Ethington, who has guided the Pride of the Orange for five years, expects students to commit to the band’s high standards of excellence—musically and otherwise. Students are introduced to the rigors of band life through “Band Camp,” which begins a week before the start of fall classes. For freshmen, it’s an opportunity to establish a network of familiar faces. But it also is a crash course in dedication. Over the years, the means of breaking in freshmen have varied. Hazing, a fairly common activity of the formerly male-dominated SUMB culture, is now strictly forbidden. But some rituals have survived the passage of time. New band members are still required to sing the fight song and the alma mater in perfect four-part harmony by the end of camp.
Ethington says band members come to camp eager to join a proud tradition. “Every time we put on our uniforms, we represent SU,” he says. “Everything we say or do reflects on the University. We consider ourselves to be ambassadors of the University’s best, so we hold ourselves to a high standard.”
Alyson Wasko ’02 says the SUMB’s leadership structure, which evolved gradually during the past 30 years, makes it possible for a large group of musicians with varying degrees of ability to quickly form a cohesive unit. “The drum majors and section leaders really take charge and motivate everyone to do what they have to, which makes for a positive environment for rookies,” she says. “Some come in with no Qarching experience at all. The leaders teach them everything they need to know.”
For Jim Picolla ’92, being a section leader helped further his career goals. A former SUMB assistant drum major, he’s now a band director for the New Berlin, New York, school district. Picolla says the relationship between section leaders and other band members is important for the support it provides. “For the most part, we were all friends and comrades,” Picolla says. “The section leaders were considered older siblings more than anything else. They set a tone for how band members interact with each other.”
Like Picolla, Ron ’81 and Deb Lombard ’81 found that their time in marching band helped prepare them for life after college. “I was a section leader for the trombones,” Ron Lombard says. “Today I manage a television news department of 50 people. Those leadership skills really started developing during my band days.”
For Deb Lombard, the performance was the thing. “I now run a children’s party planning service,” she says. “I host parties and keep kids entertained for two to three hours. Back in flag corps, we had to put on a good show. You can’t be shy on the field in front of 50,000 people.”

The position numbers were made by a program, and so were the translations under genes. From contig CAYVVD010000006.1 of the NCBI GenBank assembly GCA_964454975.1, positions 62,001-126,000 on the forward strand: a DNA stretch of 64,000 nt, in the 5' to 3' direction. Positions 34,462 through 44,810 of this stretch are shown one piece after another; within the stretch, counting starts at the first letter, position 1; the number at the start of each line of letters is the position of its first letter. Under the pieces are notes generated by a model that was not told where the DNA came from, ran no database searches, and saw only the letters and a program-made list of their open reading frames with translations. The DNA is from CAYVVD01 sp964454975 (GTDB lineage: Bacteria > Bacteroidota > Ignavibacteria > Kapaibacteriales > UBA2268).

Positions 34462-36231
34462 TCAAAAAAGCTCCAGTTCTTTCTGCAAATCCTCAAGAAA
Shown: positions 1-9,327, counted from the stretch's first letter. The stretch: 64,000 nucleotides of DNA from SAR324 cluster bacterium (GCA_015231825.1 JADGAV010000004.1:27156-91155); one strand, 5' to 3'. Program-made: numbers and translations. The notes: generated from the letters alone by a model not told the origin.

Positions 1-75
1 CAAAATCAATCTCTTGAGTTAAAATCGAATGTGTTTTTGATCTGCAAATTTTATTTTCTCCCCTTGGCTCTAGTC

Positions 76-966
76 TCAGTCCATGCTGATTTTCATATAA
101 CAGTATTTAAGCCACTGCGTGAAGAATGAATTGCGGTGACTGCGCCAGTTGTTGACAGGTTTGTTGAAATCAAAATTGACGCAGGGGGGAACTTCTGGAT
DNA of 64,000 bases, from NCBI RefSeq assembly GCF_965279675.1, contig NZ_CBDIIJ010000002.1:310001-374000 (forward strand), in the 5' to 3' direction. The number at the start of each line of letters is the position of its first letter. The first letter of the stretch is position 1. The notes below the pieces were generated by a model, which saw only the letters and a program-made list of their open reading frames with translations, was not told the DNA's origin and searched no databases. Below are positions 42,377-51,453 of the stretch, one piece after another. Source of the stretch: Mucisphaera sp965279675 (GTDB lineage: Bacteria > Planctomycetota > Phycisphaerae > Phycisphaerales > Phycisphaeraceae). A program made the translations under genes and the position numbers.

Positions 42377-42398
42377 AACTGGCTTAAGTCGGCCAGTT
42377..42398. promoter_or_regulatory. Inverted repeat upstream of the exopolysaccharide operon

Staging a Comeback
The SU Alumni Band has had a rather sporadic existence over the past decade, but it made a solid comeback last year. After a few years with no alumni band at Homecoming, 45 alumni returned to campus last year with their instruments in tow. For this year’s Homecoming football game against Miami on November 18, Professor Bradley Ethington, director of the Pride of the Orange, hopes to see at least 100 alumni marching. If the enthusiasm of the alumni committee is any indication, that goal should be reached. “To be honest, I missed playing,” says Dan Baldinger ’53, a veteran of the United States Marching Band, the SUMB, and past incarnations of the SU Alumni Band, which he now co-chairs. “We are in the building stage now, still testing the waters.”
Erin Horner ’90, G’92, chair of the Alumni Band Association, says current membership includes alumni from a wide range of classes. “We bring a variety of band experiences to the mix, but we all have a desire to share and a passion for tradition,” she says.
The Alumni Band has also given musicians who didn’t march as students an opportunity to do so as alumni. Frank Mastroleo ’49 played clarinet in the concert band as a student and says the Alumni Band is a good way to maintain his connection with the University. “I do it because I love to play, and I love Syracuse University,” he says.
Baldinger hopes to recruit fresh faces this year, getting young alumni involved with the band so they can stay connected to SU. “They are key to our continuation,” he says. “We need that enthusiasm.”
Future Alumni Band members will be hard-pressed to match the dedication of George Wainwright ‘28. For many years, Wainwright donned his trademark bow tie and played tuba at the Homecoming game. Deb Lombard ’81, an original organizer of the Alumni Band, says his vitality was inspiring, and his involvement kept several older members coming back each year.
Horner is confident the Alumni Band can make a strong impression on fans and students for years to come. “So many band people come back each year for Homecoming,” she says. “Now we just have to get them back on the field—not just this year—but year after year.”